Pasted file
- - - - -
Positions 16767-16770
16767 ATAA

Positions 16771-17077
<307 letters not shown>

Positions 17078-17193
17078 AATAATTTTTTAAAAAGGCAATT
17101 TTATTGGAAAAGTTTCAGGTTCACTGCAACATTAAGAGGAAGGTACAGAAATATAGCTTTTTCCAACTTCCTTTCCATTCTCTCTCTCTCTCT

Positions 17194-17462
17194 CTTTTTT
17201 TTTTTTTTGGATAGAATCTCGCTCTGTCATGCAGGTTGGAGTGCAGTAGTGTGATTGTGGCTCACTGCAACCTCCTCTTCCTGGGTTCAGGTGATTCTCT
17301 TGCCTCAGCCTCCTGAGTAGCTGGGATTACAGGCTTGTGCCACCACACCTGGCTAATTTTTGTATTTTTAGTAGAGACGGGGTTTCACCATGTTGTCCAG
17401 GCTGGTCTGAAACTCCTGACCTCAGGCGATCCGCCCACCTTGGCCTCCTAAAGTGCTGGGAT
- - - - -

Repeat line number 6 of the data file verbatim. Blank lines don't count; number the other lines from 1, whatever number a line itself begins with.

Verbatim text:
17078 AATAATTTTTTAAAAAGGCAATT